• Archibald MacLeish—biography and literary criticism (specifically includes “Ars Poetica”) at Modern American Poetry, the companion site to the Anthology of Modern American Poetry

T. S. Eliot

  • “My Last Duchess”text of the poem by Robert Browning; a good example of dramatic monologue (for use with Model, teacher’s edition, p. 469)
  • “Journey of the Magi”—recording of T. S. Eliot reading his poem; provided by PoetryArchive.org (for use with Read, teacher’s edition, p. 470)

Carl Sandburg

E. E. Cummings

Theodore Roethke

  • Theodore Roethke: Essential American Poets—audio recording of the poet reading several of his poems (only 8 minutes); audio for “My Papa’s Waltz” occurs at 2:25 on the recording (for use with Motivate, teacher’s edition, p. 483)
  • “My Papa's Waltz”—YouTube audio recording of poet reading his poem
  • The Mama and Papa—interview with poet Donald Hall about Roethke’s “My Papa’s Waltz” and Gwendolyn Brooks’s poem “The Mother”; includes a recording of Roethke reading his poem (starts at 6:44); part of the Poetry Off the Shelf series at PoetryFoundation.org

Harlem Renaissance Poets: Claude McKay, Countée Cullen, Langston Hughes

  • Harlem Renaissance—video at History.com introducing the movement (for use with Build Background, teacher’s edition, p. 486)
  • About Countée Cullen's Life and Career—biographical information by several literary critics; provided by Modern American Poetry, a companion site to the Anthology of Modern Poetry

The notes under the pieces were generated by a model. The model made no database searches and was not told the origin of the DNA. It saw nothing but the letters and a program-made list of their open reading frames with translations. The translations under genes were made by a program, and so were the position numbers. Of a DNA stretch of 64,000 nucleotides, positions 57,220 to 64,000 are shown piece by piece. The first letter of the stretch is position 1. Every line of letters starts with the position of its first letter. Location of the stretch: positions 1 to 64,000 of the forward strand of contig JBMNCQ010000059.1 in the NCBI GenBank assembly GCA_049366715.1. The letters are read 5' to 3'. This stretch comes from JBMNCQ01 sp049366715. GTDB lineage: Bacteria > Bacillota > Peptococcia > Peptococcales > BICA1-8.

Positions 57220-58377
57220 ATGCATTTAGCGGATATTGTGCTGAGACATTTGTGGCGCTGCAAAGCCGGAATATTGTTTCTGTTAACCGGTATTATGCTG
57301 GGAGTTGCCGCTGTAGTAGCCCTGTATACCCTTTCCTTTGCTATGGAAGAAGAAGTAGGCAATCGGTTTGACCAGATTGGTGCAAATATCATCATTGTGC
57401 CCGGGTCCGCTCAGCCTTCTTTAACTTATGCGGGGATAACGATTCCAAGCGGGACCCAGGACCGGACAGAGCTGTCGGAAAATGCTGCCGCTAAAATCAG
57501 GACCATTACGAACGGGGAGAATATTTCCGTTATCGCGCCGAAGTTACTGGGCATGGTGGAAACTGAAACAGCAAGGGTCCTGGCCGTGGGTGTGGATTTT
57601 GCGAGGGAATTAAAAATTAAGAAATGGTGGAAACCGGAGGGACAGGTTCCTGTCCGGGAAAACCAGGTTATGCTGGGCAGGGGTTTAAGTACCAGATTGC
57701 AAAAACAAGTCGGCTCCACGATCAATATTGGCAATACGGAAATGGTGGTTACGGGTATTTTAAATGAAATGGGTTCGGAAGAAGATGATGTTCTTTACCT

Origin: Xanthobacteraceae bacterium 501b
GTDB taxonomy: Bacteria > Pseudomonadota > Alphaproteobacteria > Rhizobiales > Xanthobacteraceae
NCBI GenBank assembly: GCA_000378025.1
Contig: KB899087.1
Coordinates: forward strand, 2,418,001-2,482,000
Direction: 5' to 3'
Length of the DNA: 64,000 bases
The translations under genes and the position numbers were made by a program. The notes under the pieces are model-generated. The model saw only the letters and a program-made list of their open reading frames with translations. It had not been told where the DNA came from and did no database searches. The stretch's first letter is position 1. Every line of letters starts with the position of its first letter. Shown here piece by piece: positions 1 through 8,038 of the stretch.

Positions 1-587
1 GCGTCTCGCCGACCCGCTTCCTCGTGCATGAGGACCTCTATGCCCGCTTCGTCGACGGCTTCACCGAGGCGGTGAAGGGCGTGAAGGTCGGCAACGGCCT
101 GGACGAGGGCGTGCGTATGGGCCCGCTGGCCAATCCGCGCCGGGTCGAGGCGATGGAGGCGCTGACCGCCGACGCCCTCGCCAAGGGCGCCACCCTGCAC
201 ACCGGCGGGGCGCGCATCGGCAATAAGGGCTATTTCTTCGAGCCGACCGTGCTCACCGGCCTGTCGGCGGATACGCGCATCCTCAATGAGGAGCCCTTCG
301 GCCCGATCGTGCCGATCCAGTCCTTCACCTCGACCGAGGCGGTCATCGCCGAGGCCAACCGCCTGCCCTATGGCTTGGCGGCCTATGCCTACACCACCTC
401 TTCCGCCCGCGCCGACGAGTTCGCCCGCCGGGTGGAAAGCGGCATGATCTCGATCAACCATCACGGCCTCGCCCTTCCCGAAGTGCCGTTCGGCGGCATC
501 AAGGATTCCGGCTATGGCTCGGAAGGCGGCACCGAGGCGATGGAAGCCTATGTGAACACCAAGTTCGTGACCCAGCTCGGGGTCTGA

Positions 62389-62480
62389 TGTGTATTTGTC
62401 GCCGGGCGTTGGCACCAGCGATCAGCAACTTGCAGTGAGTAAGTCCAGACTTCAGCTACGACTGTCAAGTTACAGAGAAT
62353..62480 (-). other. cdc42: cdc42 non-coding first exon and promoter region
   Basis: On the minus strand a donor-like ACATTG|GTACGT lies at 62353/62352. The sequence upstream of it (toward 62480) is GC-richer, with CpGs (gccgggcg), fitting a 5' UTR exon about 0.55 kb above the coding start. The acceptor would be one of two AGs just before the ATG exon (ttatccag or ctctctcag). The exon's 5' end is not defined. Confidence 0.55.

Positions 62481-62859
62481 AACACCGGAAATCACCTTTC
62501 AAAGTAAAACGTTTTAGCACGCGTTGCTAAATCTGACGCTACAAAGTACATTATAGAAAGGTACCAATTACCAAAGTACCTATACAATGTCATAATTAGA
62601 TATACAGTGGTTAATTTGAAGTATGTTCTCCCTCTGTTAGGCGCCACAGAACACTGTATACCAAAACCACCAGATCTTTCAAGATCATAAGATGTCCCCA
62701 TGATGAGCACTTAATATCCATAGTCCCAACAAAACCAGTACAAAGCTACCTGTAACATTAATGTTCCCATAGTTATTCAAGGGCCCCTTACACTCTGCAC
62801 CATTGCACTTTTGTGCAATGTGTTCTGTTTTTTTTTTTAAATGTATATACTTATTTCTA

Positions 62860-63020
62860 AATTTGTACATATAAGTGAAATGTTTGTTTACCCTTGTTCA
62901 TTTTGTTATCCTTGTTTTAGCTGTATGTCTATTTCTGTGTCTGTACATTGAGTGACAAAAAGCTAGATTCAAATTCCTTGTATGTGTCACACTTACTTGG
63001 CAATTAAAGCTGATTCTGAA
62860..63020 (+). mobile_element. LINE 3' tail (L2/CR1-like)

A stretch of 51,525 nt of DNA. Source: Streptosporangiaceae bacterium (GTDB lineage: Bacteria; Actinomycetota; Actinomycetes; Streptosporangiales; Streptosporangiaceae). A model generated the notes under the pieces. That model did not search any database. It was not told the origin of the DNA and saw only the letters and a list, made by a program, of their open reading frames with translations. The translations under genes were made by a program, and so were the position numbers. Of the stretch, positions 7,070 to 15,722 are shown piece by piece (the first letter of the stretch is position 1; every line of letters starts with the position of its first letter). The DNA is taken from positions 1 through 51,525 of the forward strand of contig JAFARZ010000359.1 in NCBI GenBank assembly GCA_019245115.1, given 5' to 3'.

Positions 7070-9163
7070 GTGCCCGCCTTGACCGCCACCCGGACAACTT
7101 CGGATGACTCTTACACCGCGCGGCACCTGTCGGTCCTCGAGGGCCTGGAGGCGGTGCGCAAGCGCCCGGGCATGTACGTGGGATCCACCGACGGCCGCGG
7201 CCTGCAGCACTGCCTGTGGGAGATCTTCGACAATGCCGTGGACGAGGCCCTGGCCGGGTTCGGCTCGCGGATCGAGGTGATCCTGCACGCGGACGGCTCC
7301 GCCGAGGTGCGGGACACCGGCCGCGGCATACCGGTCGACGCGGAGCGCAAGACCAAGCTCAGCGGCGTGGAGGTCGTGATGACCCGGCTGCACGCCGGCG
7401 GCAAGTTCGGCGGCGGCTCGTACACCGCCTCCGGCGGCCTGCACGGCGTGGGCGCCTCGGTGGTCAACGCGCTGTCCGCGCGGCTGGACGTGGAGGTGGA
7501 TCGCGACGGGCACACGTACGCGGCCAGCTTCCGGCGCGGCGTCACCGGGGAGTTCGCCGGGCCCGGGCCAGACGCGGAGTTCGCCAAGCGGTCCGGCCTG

• “Ozymandias”—text and audio of Percy Bysshe Shelley’s poem; McKay subtly alludes to this poem in lines 11–14 of “America” (for use with Read: Compare Themes, teacher’s edition, p. 488)
  • “Harlem” by Langston Hughes—actor Danny Glover reading Hughes’s poem (for use with Evaluate, teacher’s edition, p. 490)
  • Jazz Poetry & Langston Hughes—Hughes reading some of his poems to jazz accompaniment; provided by the National Endowment for the Arts

Chapter 10: Modern Prose

The Lost Generation/The Social Idealists/Zora Neale Hurston

James Thurber

  • Thurber’s Cartoons—a short collection of Thurber’s comic drawings from The Thurber Carnival (for use with Motivate, teacher’s edition, p. 501)
  • “The Night The Bed Fell”—YouTube recording of Keith Olbermann reading Thurber’s short story (for use with Independent Reading, teacher’s edition, p. 507)
  • “Catbird Seat” Part 1, Part 2, and Part 3—three-part YouTube recording of Keith Olbermann reading the story (for use with ELL, teacher’s edition, p. 507)
  • Thurber House—the historic house location in Columbus, Ohio, where Thurber lived with his family while a student at Ohio State University

E. B. White

F. Scott Fitzgerald

  • The Iron Lady: Feeling Vs. Thoughts—an older Thatcher recites the famous “Watch your thoughts” quotation (for use with Thatcher quotation, teacher’s edition, p. 520)
  • The Iron Lady Quotes—the first quotation in this list is used in the teacher’s edition on page 520
  • The Roaring Twenties—information and videos exploring 1920s culture
  • 1920s Fashion & Music—site about 1920s culture
  • The Great Gatsby: Teacher's Guide—teacher’s guide for The Great Gatsby; includes a downloadable pdf of lesson plans, media links, and essay topics; part of the Big Read program created by the National Endowment for the Arts; the Resources page also includes information for introducing the novel, establishing historical/literary context, and discussion questions to use with the novel

Ernest Hemingway

Thornton Wilder

John Steinbeck

Eudora Welty